Pfizer ( PFE) on Monday disputed an allegation by a consumer group that the company hid and downplayed the results of a test of the arthritis drug Celebrex. The consumer group Public Citizen said the test results hadn't been disclosed, but Pfizer said the results were presented at a scientific conference in 2000 and submitted to the Food and Drug Administration in June 2001. The study, which was monitored by an independent group of safety experts, was never published in a medical journal. "Pfizer diligently monitors the safety of all its medicines and shares this information with regulatory agencies worldwide," the company said Monday. The group claimed that its analysis of the data showed "a significantly increased rate of serious cardiovascular adverse events" among patients taking Celebrex than patients receiving placebo. But Pfizer said the test showed that "definitive conclusions about cardiovascular risk cannot be drawn from this study." In this study, Pfizer noted that Celebrex patients experienced "more cardiovascular events than patients taking a placebo. However, Celebrex patients "were up to four times more likely to have key cardiovascular risk factors" vs. the placebo patients, thus impairing the findings. Public Citizen said its analysis of test data reaffirmed its belief that Celebrex should be banned. Last week, the consumer group asked the FDA to ban both Celebrex and Bextra, another Pfizer arthritis drug. The group reiterated its request in a Jan. 31 letter to the FDA, containing its comments about the Celebrex study. Both Celebrex and Bextra belong to the class of drugs called COX-2 inhibitors. That's the same drug class that contains Vioxx, the arthritis drug that Merck ( MRK) pulled from the market on Sept. 30 after a Merck-sponsored test showed patients that patients taking Vioxx for more than 18 months had a
higher risk of cardiovascular problems than did patients receiving a placebo.
The Food and Drug Administration has scheduled three days of advisory committee hearings in mid-February to examine all COX-2 drugs, including Merck's Arcoxia and Pfizer's Dynastat which are available in many foreign markets but not yet approved in the U.S. Another COX-2 drug awaiting FDA review is Prexige from Novartis ( NVS). The hearings were sparked partly by the Vioxx withdrawal and partly by a series of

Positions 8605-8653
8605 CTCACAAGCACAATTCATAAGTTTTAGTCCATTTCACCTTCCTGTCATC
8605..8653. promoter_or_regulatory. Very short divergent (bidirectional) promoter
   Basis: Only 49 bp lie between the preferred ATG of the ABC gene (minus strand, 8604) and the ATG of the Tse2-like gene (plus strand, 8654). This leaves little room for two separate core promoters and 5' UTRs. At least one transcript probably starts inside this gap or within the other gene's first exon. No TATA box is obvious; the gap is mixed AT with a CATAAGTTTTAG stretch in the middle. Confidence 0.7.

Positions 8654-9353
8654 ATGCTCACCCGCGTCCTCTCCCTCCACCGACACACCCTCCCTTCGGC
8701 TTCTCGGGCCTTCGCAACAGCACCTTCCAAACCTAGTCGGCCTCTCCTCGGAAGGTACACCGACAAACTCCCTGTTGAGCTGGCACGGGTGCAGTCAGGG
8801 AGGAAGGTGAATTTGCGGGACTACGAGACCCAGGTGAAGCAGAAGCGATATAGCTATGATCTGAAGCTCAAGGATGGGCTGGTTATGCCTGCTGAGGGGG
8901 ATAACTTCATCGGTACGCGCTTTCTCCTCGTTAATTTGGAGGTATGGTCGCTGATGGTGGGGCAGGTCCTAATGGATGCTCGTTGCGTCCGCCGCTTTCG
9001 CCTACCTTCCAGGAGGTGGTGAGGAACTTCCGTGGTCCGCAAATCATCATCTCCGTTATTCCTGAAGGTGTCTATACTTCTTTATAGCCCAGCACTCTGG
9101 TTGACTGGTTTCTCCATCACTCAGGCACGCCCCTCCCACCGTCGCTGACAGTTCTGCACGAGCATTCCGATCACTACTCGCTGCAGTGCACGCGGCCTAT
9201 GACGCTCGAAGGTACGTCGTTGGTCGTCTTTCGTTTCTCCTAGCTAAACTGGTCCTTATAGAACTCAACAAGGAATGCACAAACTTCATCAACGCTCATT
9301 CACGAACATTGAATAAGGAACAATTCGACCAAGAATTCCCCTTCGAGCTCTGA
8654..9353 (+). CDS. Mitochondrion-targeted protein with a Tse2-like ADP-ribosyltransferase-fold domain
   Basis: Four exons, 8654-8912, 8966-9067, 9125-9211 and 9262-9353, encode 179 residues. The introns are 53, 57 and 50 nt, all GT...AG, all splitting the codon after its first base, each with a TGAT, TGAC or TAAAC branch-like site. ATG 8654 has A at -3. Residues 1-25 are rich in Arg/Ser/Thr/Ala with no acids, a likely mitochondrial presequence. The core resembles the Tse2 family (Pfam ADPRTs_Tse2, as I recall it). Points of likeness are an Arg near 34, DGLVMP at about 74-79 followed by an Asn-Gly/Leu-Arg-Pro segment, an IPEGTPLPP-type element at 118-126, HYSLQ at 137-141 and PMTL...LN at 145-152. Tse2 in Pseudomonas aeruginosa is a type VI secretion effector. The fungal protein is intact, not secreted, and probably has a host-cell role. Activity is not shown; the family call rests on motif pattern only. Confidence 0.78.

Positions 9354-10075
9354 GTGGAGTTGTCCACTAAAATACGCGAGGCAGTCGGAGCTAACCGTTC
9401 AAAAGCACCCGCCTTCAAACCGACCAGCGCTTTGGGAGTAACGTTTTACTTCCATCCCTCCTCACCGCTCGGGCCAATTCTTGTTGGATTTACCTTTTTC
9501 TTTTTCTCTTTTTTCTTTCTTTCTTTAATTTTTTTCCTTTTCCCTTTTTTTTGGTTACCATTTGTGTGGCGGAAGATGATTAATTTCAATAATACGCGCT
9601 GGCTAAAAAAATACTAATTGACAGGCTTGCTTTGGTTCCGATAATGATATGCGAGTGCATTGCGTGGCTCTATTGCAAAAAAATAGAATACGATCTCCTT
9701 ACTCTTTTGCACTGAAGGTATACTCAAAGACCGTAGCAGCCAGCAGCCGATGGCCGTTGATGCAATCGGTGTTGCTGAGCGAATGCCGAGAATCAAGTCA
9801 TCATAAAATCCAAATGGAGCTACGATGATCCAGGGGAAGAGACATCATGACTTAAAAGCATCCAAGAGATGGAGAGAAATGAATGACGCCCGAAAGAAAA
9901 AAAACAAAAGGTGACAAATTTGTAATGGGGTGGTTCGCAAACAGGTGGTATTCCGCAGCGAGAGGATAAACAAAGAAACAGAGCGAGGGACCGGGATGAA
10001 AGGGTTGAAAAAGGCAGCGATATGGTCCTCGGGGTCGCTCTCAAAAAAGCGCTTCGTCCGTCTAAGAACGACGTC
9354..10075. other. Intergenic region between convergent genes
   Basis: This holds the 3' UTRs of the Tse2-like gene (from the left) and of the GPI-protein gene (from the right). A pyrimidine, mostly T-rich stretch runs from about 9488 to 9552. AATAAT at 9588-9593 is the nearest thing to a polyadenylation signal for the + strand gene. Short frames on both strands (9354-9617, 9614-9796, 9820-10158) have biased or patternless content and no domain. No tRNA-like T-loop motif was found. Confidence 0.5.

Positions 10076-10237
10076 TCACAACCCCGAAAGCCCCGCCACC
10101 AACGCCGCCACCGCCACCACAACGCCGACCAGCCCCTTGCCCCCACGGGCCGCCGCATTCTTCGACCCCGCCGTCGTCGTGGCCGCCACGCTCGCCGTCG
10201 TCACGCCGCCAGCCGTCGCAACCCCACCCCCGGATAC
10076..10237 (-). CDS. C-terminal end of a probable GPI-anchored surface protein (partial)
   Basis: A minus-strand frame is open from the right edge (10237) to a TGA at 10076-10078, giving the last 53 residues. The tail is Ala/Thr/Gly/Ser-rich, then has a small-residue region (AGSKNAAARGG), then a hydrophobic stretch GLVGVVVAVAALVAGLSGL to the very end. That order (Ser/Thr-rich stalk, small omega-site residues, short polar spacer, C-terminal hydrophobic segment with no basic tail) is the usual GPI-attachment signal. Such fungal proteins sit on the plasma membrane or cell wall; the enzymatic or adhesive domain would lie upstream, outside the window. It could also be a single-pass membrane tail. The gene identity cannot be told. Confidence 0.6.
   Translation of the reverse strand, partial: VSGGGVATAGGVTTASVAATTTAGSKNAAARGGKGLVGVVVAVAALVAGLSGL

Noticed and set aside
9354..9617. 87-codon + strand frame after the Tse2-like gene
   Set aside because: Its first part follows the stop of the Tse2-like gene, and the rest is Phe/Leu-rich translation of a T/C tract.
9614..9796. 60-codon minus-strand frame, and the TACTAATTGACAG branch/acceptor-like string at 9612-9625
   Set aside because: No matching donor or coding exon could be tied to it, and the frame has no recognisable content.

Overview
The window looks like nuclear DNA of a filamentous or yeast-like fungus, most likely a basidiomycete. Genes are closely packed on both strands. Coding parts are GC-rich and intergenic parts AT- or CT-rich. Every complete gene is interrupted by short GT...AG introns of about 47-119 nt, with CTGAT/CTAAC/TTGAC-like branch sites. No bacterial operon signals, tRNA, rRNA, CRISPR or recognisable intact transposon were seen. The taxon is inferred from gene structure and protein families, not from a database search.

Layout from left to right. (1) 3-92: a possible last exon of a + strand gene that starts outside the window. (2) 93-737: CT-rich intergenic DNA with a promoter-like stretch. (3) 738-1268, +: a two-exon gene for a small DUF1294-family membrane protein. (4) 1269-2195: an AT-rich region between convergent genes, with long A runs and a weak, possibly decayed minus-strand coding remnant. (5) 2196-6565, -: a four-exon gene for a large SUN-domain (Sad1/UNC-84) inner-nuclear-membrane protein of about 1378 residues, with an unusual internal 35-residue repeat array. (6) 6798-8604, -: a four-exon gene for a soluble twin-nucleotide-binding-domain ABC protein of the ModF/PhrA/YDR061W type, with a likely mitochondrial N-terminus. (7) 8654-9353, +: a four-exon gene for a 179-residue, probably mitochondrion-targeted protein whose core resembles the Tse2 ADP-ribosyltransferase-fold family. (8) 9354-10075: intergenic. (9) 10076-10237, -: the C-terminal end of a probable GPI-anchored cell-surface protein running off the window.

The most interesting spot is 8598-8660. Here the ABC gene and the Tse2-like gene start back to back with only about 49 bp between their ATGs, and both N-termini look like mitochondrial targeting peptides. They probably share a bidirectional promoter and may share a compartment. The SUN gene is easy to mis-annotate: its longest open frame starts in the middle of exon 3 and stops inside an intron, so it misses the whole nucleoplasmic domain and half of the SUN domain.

perplexing research results involving Bextra and Celebrex. In recent months, each drug has been the subject of one test showing increased cardiovascular risk. But other tests have shown no statistically significant differences between patients taking the respective drugs and patients taking a placebo. The latest dispute involving Celebrex focuses on a phase II test -- the second in a series of three clinical trials required for regulatory approval. In that case, Pfizer was testing whether Celebrex would be an effective treatment for Alzheimer's disease. The study ran nearly two years, from July 1, 1997, through June 24, 1999, in 30 centers in the U.S. and Europe, testing 425 people. One group was given Celebrex; the other group was given a placebo. Patients were evaluated after 12 months. The researchers said the survey had qualifications: The sample size was small, the patients had complicated medical histories and the Celebrex patients entered the study with more cardiovascular risks than did the placebo patients. Researchers concluded that the safety of Celebrex vs. placebo "in this elderly, debilitated population cannot be decisively concluded." They also said the drug wasn't effective as an Alzheimer's disease treatment. The test's conclusions also provided some apparently contradictory comments. For example, the report said "individual cardiovascular events did not differ significantly between the celecoxib and placebo treatment groups." Celecoxib is the generic name for Celebrex. However, in the next sentence, the researchers said: "A statistically significant difference in adverse events was observed for certain cardiovascular-related body system terms."
Public Citizen said it examined the data and concluded that patients taking Celebrex had a 3.6 times increased risk of "serious cardiovascular adverse events." Public Citizen reached its conclusions by analyzing "a composite of all cardiovascular events" rather than relying on the results for individual events. Such events included stroke, chest pains, heart failure, irregular heartbeats and heart attack. "The FDA must act immediately to protect people from these two dangerous drugs," said Dr. Sidney Wolfe, director of Public Citizen's Health Research Group, in his Jan. 31 letter to the FDA. On Monday, Pfizer's stock lost 19 cents, or 0.8%, to $24.16.